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Coal and the Norfolk & Western Railroad gave birth to Bluefield, once the metropolis of southern West Virginia. As coal production increased in the Pocahontas field in the 1880s, the railroad began to need space for shops and a freight yard—the first to repair engines, the second to combine short trains from individual mines into longer, more economical units to transport coal to Norfolk. Higgenbotham Hill in Mercer County, some eight miles southeast of the coalfield, was the highest point on the line, and the railroad selected it because of its potential for a gravity switching operation. By 1889 the N&W had built houses for workers, the Bluefield Inn, and a roundhouse, scale houses, shops, yards, and offices for its Pocahontas Division headquarters. The settlement, known earlier as Summit, was incorporated as Bluefield, named after the fields of native chicory that bloomed throughout the area.

Bluefield soon became the regional supplier to the surrounding coalfields. Jobbing houses, where wholesale goods were stored until needed by company stores, grew up alongside the railroad, as did banks, hardware stores, and building suppliers. In August 1891 Manufacturers Recordtouted the new community:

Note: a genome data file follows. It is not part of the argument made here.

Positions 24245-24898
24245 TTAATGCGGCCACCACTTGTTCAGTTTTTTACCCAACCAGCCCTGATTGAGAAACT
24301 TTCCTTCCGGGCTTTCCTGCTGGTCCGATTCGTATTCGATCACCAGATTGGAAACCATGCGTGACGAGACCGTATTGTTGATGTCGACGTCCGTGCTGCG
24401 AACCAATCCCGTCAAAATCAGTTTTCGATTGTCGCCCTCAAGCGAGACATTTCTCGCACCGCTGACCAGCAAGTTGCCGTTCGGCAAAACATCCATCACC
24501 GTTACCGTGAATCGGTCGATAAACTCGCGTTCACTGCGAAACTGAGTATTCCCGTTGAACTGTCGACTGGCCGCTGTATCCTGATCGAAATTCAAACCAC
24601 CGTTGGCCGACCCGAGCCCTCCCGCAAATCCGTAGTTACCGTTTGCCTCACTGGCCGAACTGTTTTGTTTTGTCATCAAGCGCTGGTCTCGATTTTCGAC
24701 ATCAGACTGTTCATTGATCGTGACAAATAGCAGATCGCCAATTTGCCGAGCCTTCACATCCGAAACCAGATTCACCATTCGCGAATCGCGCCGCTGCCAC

There are several substantial store buildings in course of erection.… Streets being macadamized, Bluefield Inn … has been enlarged by a large billiard room and quite a number of guests' rooms. The elegant new passenger station is completed … a magnificent structure of native sandstone, of colonial architecture,… the most extensive station on the road west of Lynchburg. Take it all around the Summit City with that magnificent corporation and town builder, the Norfolk & Western Railroad, at the back of it, is about as solid as any of its neighbors, and her people are contented.

The town attracted the services of architects throughout the region and beyond. In 1894 Frank E. Davis of Baltimore provided plans for the first school, the same year that Lynchburg's Edward G. Frye designed a store and office for L. Lazarus and Company. A. P. Gladden, formerly of Grafton, relocated to Bluefield in 1896 and designed a $12,000 opera house, sponsored by “Baltimore capitalists.” The Clarksburg firm of Holmboe and Lafferty established a branch office and designed several stores, houses, and the First Baptist Church, while Roanoke architect Henry H. Huggins designed the First Presbyterian Church. In 1907 the City and Coalfield Directorylisted Holmboe and Lafferty, T. T. Carter, and W. E. and E. L. Shufflebarger as resident architects.